Top police officer got £34k of public cash with ‘no questions’
SCOTLAND’S most senior female police officer faced no questioning after requesting a £34,000 bank transfer of public cash to fund her relocation, a tribunal heard yesterday.
Deputy Chief Constable Rose Fitzpatrick faced criticism in December after the Audit Scotland public sector finance watchdog revealed she had a £53,000 tax bill paid and had been given £67,000 to help move house.
As part of her contract, Mrs Fitzpatrick was entitled to ‘reasonable expenses’ to cover her move north of the Border from the Metropolitan Police in London
to take up her new post in December 2012.
But the payments – signed off by the Scottish Police Authority (SPA) – were found by Audit Scotland not to ‘represent a good use of public money’. This piled further pressure on the beleaguered SPA.
Yesterday, Mrs Fitzpatrick gave evidence at SPA whistleblower Amy McDonald’s employment tribunal in Glasgow.
She is seeking compensation for ‘injury to hurt feelings’, claiming she was sidelined and frozen out of key meetings after making allegations of ‘financial wrongdoing’.
Mrs Fitzpatrick told the tribunal that she had provided Audit Scotland with information on the £34,000 March 2017 payment during its review of the SPA’s finances.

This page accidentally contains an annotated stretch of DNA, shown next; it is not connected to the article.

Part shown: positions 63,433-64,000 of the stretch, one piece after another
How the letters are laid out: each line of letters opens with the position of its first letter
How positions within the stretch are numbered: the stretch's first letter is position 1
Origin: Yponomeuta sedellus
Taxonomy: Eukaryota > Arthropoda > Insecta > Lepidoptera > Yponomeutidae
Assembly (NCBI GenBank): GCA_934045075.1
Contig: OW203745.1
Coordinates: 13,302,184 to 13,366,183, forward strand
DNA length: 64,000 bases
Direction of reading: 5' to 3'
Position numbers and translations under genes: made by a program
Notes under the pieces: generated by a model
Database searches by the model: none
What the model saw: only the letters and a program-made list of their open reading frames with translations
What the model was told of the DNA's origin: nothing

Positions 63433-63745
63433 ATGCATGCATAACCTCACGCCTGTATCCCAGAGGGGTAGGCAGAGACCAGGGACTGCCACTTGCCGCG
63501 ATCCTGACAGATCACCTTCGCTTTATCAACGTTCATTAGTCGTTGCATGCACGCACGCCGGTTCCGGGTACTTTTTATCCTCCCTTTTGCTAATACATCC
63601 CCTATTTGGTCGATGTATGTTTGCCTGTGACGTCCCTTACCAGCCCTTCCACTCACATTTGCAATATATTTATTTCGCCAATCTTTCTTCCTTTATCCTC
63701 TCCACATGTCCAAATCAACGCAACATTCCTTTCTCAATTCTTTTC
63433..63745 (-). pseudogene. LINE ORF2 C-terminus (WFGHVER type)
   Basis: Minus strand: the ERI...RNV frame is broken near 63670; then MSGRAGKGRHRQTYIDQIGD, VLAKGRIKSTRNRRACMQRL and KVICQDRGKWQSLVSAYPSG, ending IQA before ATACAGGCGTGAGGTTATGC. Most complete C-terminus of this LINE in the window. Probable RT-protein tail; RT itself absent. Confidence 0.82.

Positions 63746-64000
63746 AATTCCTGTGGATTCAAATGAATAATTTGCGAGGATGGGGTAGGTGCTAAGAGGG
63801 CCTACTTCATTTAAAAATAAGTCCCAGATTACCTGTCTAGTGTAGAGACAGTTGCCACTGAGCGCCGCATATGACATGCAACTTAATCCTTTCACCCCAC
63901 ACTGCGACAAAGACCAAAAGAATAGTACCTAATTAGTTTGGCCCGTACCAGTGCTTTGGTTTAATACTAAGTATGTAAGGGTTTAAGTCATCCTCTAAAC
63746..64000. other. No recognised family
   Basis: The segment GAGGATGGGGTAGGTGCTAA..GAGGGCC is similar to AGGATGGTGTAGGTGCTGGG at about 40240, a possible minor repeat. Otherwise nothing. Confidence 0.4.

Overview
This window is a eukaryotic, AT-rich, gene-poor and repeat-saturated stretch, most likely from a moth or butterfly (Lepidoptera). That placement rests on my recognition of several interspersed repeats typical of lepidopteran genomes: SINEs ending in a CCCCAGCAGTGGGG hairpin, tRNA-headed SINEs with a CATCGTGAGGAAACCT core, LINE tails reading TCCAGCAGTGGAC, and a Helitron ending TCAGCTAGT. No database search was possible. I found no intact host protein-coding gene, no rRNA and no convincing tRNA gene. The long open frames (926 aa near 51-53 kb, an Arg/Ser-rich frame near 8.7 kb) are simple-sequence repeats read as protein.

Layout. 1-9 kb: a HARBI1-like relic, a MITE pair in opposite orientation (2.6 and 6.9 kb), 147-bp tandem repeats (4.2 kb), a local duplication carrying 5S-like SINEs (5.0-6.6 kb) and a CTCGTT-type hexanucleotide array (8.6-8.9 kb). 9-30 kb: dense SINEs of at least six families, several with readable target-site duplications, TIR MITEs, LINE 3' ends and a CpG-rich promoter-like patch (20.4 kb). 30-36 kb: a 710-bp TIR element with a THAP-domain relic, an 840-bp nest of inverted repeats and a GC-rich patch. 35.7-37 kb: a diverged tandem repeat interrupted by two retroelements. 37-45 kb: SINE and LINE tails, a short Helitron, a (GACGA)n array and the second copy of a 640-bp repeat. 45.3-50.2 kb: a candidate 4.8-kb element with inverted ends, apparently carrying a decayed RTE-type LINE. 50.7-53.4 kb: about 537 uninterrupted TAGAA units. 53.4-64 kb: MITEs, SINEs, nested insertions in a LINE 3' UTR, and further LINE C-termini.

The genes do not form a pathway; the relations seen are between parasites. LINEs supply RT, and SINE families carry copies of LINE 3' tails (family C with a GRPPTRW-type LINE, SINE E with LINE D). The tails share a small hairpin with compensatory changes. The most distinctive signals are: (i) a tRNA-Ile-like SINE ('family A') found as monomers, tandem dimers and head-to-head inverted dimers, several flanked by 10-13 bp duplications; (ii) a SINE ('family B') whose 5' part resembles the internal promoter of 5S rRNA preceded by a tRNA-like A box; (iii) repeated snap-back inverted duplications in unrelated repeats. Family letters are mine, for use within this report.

Questioning Mrs Fitzpatrick – who is due to retire in June with a pension pot of up to £600,000 – Mrs McDonald’s lawyer David Hay asked: ‘Did anyone within the SPA or Police Scotland ask any questions about this payment?’
She replied: ‘No, I wasn’t asked any questions about it at all.’
Mr Hay continued: ‘When you made this expenses request, had you expressed any transfer preference or view as to the mechanism by which that was to be paid to you?’
Mrs Fitzpatrick claimed that she had requested the bank transfer as a result of a conversation she had with then SPA chief executive John Foley.
She explained: ‘If we’re talking about the expenses relocation reimbursement... I described a conversation I had in December 2016 with the chief executive where we had discussed a delay of some five months in reimbursing initial relocation costs.
‘I had been told that delay had been a result of paperwork getting lost in the system. I offered to have any further relocation reimbursements made by bank transfer to avoid any similar delay in the future.’
Mrs Fitzpatrick said she was glad the SPA’s finances were being examined.
She added: ‘It’s actually, I consider, very important that public finances are properly scrutinised.’
At previous hearings, Mrs McDonald has said such relocation payments are ‘akin to paying a bonus’ – which is against SPA and Scottish Government rules.
She has claimed she reported the payment should be made through the payroll system so tax and National Insurance could be deducted.
Audit Scotland investigated the SPA after Mrs McDonald contacted both it and Justice Secretary Michael Matheson over her concerns
The tribunal continues.
Faced criticism: Rose Fitzpatrick